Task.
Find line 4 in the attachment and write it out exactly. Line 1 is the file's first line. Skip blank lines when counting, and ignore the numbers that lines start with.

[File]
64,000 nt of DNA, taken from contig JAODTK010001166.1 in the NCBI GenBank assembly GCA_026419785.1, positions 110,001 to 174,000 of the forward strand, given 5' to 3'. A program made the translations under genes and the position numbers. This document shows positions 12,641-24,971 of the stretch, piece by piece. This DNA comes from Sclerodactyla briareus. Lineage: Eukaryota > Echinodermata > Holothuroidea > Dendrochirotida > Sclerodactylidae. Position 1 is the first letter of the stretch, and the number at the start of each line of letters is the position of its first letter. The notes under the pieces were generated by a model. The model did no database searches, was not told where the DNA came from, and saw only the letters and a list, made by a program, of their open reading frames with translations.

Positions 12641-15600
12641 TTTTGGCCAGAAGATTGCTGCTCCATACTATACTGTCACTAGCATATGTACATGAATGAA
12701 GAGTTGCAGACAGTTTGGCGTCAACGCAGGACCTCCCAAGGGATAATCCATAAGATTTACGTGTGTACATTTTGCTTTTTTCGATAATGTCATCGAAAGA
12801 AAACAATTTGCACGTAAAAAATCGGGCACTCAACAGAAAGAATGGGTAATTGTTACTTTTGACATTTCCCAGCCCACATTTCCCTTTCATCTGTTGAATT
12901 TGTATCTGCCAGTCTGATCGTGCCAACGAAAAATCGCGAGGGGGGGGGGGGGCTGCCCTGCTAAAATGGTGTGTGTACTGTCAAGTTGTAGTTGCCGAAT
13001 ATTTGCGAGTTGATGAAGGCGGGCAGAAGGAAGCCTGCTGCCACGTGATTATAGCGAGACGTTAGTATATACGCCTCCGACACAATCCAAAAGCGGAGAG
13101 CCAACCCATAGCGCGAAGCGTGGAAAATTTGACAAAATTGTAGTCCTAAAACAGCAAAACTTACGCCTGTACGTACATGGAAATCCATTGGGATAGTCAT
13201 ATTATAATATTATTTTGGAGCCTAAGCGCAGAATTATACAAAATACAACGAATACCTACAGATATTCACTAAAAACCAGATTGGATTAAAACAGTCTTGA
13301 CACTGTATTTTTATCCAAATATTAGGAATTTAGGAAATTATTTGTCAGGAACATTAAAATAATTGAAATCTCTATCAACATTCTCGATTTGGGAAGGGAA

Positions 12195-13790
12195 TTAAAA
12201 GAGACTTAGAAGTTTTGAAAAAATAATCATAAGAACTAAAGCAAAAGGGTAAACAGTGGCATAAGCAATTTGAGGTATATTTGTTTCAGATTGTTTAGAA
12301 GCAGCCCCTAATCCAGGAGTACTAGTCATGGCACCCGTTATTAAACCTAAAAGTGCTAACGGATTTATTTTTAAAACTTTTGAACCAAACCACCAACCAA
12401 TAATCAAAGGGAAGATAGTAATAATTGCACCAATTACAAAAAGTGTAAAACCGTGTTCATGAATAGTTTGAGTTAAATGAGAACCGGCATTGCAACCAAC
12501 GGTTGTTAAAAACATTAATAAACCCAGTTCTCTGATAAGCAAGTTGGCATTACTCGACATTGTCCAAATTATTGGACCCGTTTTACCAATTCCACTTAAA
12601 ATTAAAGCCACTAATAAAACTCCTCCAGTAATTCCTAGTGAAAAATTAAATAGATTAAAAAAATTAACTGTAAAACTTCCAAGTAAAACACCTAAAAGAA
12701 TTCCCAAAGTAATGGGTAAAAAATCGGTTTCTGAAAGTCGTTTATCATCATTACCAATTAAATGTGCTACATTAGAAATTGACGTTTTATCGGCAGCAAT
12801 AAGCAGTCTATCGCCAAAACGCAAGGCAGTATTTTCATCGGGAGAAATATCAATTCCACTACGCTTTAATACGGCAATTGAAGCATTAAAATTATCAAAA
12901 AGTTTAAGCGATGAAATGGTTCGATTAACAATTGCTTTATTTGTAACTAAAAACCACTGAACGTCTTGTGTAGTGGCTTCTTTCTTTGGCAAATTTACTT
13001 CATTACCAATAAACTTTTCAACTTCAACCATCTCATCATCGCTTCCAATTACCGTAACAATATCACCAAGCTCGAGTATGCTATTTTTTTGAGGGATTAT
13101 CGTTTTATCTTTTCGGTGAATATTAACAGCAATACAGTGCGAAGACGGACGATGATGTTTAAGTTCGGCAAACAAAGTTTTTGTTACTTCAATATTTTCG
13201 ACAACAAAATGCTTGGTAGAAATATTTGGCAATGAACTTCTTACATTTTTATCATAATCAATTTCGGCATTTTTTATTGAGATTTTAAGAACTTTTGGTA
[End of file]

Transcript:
12701 GAGTTGCAGACAGTTTGGCGTCAACGCAGGACCTCCCAAGGGATAATCCATAAGATTTACGTGTGTACATTTTGCTTTTTTCGATAATGTCATCGAAAGA